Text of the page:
At Christmas time, I joined our Senior Section on a ferris wheel once again to make a promise. Part of that promise was to develop my beliefs.
They are constantly evolving.
I think it’s easy to assume that as a Christian, that I signed up to a set of beliefs and religious rules and rituals and committed to keeping them. But truth is, as I see the world, learn more, study the bible, converse with friends, strangers and God – I’m always questioning, always considering, always trying to work things out.
There are parts of the Christian festivals that I struggle with. Pancake Day though is a ritual I love and try to stick to. I’ll be honest, my incentive often has more to do with fun traditions of making pancakes and tossing them than God. But at the same time the tradition marks a moment to start Lent – preparing for Easter and the fear, mourning, confusion and celebrating that came with in the space of three days many, many years ago.
Last night I gathered with some Jesus freak friends (I say that with love…!) and we had a time of prayer as we always do on the first Tuesday of each month. We then ripped apart round loaf of olive bread, shared glasses of wine (grape juice for me) to do what is known as communion before making pancakes. For those of you who don’t know, Jesus shared a meal in a home just before he was arrested – and asked his disciples to routinely break bread and share wine together in remembrance of Him and His sacrifice. These days, many churches mark it in a service with a shot glass and a teeny bits of bread. I won’t lie – it makes me a wee bit angry that they do it like that because I think it’s a bit of an insult to Jesus really. There is something far more real about a good chunk of bread and a generous glass of wine to symbolise it all!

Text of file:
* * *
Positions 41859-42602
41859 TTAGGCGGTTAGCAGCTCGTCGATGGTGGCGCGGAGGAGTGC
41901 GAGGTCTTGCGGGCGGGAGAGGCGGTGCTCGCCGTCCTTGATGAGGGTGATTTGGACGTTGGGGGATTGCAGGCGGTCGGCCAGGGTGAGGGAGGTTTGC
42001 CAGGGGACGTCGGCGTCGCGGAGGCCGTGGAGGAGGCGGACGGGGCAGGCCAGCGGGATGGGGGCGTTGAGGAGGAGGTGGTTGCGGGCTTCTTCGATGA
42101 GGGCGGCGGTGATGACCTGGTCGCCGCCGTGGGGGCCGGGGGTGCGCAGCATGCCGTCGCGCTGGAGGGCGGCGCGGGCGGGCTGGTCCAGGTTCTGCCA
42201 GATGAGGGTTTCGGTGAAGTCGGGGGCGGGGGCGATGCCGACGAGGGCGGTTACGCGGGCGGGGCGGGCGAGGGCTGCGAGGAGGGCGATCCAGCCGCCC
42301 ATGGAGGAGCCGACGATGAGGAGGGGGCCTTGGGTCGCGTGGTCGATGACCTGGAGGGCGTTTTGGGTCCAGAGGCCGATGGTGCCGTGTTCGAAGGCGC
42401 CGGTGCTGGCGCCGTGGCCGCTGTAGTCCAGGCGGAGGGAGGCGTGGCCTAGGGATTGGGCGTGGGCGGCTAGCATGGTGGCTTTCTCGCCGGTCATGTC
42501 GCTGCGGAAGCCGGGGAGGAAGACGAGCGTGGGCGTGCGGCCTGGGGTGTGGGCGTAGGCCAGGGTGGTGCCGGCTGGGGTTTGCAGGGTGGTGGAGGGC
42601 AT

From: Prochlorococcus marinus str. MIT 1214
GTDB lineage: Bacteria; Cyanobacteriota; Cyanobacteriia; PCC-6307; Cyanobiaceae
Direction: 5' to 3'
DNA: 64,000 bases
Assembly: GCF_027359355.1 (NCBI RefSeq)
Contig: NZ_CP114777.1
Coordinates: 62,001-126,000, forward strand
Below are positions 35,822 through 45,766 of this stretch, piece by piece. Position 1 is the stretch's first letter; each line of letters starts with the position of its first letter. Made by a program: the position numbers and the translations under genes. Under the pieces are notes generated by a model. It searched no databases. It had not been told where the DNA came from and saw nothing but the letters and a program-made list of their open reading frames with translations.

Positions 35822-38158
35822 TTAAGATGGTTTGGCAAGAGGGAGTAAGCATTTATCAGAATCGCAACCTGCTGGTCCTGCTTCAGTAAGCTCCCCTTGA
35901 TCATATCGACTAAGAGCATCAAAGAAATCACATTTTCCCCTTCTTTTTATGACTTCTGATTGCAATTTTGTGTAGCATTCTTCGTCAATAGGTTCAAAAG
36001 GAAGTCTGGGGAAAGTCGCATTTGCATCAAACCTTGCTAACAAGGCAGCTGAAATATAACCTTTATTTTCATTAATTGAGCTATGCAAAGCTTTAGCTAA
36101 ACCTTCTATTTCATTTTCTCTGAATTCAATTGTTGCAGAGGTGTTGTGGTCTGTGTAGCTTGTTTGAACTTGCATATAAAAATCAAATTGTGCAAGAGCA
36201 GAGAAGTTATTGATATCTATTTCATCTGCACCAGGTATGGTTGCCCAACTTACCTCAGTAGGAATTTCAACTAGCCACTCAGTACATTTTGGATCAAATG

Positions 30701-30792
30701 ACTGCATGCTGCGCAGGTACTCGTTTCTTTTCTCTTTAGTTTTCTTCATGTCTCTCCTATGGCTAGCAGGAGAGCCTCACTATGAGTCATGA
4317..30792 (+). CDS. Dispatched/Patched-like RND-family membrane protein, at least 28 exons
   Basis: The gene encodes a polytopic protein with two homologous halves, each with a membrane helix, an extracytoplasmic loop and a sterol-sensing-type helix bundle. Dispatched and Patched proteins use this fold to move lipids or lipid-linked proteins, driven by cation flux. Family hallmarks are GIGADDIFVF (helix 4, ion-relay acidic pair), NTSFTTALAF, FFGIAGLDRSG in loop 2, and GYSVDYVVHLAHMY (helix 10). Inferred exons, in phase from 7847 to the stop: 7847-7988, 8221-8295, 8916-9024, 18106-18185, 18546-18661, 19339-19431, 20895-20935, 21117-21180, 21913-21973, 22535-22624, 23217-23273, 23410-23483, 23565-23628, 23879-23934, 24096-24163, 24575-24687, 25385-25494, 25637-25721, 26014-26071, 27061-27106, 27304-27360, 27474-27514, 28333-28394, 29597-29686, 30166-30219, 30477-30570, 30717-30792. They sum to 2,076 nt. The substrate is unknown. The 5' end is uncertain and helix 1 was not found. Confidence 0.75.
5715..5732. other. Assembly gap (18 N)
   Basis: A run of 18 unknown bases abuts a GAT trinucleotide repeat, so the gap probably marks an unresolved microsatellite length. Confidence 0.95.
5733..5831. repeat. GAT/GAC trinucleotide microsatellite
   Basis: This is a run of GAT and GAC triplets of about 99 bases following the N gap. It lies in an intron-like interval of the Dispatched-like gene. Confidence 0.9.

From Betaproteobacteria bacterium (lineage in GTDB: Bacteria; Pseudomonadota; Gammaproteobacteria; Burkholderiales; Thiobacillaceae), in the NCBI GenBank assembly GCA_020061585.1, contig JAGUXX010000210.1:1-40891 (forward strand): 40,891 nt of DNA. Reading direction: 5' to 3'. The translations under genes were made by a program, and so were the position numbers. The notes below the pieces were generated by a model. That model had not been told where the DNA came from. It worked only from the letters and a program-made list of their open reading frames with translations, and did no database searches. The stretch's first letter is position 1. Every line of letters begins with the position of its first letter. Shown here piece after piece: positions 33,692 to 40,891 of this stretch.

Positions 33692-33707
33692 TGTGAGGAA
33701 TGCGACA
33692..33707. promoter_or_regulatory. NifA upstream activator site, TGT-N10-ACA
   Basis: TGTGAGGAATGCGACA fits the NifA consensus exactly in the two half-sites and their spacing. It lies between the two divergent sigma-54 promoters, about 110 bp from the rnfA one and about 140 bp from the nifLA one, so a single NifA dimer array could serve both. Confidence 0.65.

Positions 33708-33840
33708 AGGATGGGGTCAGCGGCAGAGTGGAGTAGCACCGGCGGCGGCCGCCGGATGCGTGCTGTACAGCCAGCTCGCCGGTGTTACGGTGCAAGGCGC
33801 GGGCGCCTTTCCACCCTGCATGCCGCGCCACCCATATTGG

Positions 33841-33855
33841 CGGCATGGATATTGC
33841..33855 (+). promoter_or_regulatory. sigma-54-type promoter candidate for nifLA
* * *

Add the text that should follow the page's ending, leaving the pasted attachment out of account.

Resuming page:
There is much chat that has gone on this week amongst Christians bemoaning people giving up things for Lent and what they are giving up for Lent. Personally I think you should do or not do what you feel is right. If you want to use this season to abstain from something – go ahead. I don’t mind you using this season to do that. Perhaps it isn’t what God really cares about – but I don’t honestly know.
Over the years I’ve done different things. My uni friends still recall the year I gave up straightening my hair for Lent. It was much tougher than I care to admit. It says a lot about my vanity, and I never considered myself as one of those girls who are obsessed with their looks. Other years I’ve given up things that weren’t that tough to give up. One year I took up doing random acts of kindness each day when we did The Art of Joy. Last year I didn’t do or give up anything.
These last few months, I feel challenged – whether by God or otherwise – to consider how I spend my money and where I spend my money. I’ve been wrestling with whether I should go to the cheap places like Primark or Aldi so I can save money, and maybe make it seem better by giving the money saved to charity? Or do I spend more by supporting local businesses, that are perhaps running more ethical practices, and maybe benefitting the vibrancy of the economy? Do I go to the big corporate cinema showing the trashy blockbusters, or do I go to the independent one that is showing films “where stuff actually happens” (to quote from Lupita Nyong’o) and telling important stories that matter? Do I focus my time more carefully so I’m not running into the many local ‘metro’ supermarkets that are undercutting small businesses on my way to and form work by bringing a reusable flask of water from home, or maybe going into the little corner shop or health food shop instead?
And is it ok to have a greater focus on doing this during Lent? Is it even something God cares about?
I don’t know that I have the answer, but I’m going to try it anyway – and not necessarily stop after Lent but perhaps as a friend of a friend put it on facebook
”I am thinking that giving up chocolate for 40 days, but being a complete a55hole about everything else is not exactly what God has(d) in mind. So in honour of Lent, and regardless of your religious or non-religious leanings, let’s all just try to suck a little less. We can all use it.”
That sounds good to me. A start at the very least.